Red Cross offers key lessons in crisis communications

The disaster response agency uses an array of traditional and new media channels to deliver news and other messages—and, when necessary, to correct erroneous or outdated information.

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Every day, the American Red Cross faces crises big and small that the organization’s public relations team responds to with a strategy that relies heavily on social media.

“People always ask me… You must be great at crisis communication because you handle so many disasters,” Laura Howe, vice president for public relations for the American Red Cross, said at Ragan Communications’ Breakthrough Strategies for Corporate Communicators conference. “I always tell people that for us, a disaster is not a crisis situation. If we can’t do PR around disasters, then we might as well not be in this business.”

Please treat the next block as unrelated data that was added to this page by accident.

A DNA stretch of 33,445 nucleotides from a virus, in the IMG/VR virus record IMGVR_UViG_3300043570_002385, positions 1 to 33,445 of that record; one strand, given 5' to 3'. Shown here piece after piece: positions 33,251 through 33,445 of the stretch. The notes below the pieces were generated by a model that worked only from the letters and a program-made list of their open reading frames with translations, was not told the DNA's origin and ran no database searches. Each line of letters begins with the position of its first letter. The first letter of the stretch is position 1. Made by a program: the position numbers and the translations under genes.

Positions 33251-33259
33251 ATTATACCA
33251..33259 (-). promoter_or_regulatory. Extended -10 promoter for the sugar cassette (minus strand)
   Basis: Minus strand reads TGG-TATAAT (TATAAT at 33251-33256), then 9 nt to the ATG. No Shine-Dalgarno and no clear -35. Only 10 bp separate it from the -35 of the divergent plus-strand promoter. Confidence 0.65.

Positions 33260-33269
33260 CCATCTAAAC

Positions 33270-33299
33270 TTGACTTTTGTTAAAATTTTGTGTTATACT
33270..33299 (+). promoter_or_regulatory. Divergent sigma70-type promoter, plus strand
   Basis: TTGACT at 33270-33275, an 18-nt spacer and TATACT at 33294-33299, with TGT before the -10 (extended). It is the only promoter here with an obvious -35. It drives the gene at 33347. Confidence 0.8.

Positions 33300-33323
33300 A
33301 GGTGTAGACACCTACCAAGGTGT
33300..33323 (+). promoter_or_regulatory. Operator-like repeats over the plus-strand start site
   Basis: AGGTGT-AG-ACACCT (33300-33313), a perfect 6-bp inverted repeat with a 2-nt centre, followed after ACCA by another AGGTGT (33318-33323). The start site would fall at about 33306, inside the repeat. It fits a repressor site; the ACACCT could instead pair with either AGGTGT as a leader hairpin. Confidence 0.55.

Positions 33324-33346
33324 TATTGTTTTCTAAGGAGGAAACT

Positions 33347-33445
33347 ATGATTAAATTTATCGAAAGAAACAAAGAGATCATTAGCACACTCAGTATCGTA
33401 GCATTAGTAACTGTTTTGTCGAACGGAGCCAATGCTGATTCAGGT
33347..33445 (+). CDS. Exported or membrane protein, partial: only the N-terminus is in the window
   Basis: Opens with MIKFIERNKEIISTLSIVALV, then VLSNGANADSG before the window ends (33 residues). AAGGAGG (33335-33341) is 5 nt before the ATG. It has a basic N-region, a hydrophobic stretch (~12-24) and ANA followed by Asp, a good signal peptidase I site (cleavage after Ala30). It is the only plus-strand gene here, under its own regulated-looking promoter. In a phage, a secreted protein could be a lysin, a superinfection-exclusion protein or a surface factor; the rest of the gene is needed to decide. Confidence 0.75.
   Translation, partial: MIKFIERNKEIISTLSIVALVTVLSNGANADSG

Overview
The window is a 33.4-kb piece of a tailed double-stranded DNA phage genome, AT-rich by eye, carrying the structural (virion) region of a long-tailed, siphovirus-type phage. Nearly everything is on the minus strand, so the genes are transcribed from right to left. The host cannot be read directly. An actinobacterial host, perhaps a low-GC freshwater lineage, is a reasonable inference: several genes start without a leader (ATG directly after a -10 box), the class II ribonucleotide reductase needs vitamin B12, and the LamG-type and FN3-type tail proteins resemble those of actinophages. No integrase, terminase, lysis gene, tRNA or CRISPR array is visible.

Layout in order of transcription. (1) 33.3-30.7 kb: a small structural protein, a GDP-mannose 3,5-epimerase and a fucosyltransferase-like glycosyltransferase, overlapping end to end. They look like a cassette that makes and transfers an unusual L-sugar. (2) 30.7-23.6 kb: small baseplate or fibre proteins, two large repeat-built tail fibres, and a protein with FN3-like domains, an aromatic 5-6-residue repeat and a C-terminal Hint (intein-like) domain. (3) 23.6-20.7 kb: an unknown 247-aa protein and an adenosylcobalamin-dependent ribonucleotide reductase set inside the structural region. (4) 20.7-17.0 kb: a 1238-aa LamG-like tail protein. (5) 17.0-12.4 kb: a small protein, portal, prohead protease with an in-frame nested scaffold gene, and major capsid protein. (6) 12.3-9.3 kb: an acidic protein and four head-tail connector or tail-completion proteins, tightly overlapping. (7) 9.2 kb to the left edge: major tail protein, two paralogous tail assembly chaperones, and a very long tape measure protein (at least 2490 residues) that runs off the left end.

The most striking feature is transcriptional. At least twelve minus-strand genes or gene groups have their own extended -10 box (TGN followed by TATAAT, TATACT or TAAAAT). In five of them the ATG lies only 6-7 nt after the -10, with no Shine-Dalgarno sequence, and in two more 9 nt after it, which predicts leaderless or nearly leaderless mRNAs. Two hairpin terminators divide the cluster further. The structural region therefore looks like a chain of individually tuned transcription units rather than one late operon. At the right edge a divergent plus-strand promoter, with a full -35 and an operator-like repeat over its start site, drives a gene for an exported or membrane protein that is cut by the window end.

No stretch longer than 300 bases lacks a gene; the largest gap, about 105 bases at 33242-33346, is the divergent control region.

Crisis communication has changed dramatically in the era of social media, which Howe said is today’s canary in the coal mine, once used to alert miners to dangerous conditions. When a crisis issue is “about to bubble,” organizations will see it on social media first, mainly Twitter, she said.

“It is the first place we go to detect a crisis and also deal with a crisis.”

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